Judith Collins has described Auckland's COVID-19 outbreak in August as the "worst thing" to happen to the National Party's election campaign.
Speaking to Magic Talk's Sean Plunket, Collins reflected on the year that was and an election campaign that was marred by controversy.
"The worst thing for us was, apart from disunity, was COVID - and that second lockdown," she said on Wednesday.
"That second lockdown was absolute death in many ways because we had the campaign ready - the campaign launch [then] stopped."
Collins said it then became "Ashley and Jacinda o'clock" - referring to Director-General of Health Ashley Bloomfield and Prime Minister Jacinda Ardern's daily 1pm COVID-19 press conferences.
But Collins said it's not National's lowest point. The latest political poll released last week - the first since the election - had National on 25 percent.
The lowest election result for National was at the 2002 election - garnering just 20.9 percent of the vote under Sir Bill English.
"We don't have any of the same situations we had in 2002," Collins told Magic Talk. "Even though we're down we're certainly not out and we're absolutely focussed."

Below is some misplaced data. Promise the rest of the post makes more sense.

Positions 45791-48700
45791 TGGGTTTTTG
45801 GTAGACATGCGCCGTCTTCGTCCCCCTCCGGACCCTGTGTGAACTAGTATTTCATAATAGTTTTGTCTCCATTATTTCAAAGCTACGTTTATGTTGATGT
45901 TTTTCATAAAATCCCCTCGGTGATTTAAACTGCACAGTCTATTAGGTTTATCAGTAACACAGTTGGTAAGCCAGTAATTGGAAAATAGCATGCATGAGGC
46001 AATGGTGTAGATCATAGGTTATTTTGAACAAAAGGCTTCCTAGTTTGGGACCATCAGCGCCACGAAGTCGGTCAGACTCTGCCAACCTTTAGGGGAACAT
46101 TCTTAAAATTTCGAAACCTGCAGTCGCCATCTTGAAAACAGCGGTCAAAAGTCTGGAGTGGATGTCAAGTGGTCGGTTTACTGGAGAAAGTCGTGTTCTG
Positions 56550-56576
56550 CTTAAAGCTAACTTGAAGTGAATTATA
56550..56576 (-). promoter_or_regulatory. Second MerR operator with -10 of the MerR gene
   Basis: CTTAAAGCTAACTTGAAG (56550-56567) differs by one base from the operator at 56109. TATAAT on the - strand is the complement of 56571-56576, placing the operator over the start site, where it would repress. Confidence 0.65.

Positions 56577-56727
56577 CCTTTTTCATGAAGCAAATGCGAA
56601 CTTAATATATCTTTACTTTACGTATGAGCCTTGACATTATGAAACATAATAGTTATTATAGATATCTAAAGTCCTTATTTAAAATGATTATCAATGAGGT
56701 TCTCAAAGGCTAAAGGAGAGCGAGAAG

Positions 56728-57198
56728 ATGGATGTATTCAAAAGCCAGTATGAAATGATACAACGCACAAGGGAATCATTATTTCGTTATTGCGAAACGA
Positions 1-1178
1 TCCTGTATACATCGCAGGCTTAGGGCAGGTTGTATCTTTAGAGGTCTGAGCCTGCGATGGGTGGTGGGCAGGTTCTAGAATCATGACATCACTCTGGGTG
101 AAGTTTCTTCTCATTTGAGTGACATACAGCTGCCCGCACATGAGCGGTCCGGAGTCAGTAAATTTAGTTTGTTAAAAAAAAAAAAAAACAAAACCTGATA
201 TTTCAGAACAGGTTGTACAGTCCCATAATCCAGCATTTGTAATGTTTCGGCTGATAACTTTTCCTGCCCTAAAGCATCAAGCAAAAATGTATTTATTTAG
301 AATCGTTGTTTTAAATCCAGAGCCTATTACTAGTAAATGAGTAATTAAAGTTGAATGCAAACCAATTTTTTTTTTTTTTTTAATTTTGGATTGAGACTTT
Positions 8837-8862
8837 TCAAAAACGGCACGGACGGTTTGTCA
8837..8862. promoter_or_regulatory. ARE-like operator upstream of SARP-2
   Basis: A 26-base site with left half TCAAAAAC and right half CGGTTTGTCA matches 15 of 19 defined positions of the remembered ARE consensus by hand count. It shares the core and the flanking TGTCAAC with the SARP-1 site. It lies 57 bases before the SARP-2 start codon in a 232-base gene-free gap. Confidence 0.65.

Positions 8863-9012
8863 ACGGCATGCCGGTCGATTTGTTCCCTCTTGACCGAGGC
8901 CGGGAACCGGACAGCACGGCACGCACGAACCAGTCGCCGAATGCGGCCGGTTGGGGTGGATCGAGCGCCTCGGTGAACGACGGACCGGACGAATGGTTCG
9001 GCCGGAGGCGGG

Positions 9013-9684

She conceded 2020 had been a "weird" year but was still proud to lead National.
"It wasn't great and if anyone needs another reminder that disunity is death in politics, that was one too," Collins said. "We just have to get on with the jobs [and] keep focussed on what we need to."
The disunity Collins is referring to is internal issues such as MPs leaking against her during the campaign.
After the election, the National Party confirmed an external review would investigate what went wrong during the campaign.
"There is no doubt that 2020 was a difficult year for the National Party, and we would be foolish not to comprehensively review every aspect of our approach to the campaign and our work throughout the last term of Parliament," president Peter Goodfellow said last month.
He said the review would focus on areas the party has or could have control over.
"The panel has a wide mandate to seek inputs from individuals within and external to the party as they feel appropriate and are also asked to explore any areas they deem important," Goodfellow said. "The panel is made up of an experienced and well-respected blend of people who were not involved with the day to day running of the campaign and who have an in-depth understanding of the party."
Collins became the National leader just over three months out from the election following Todd Muller's resignation.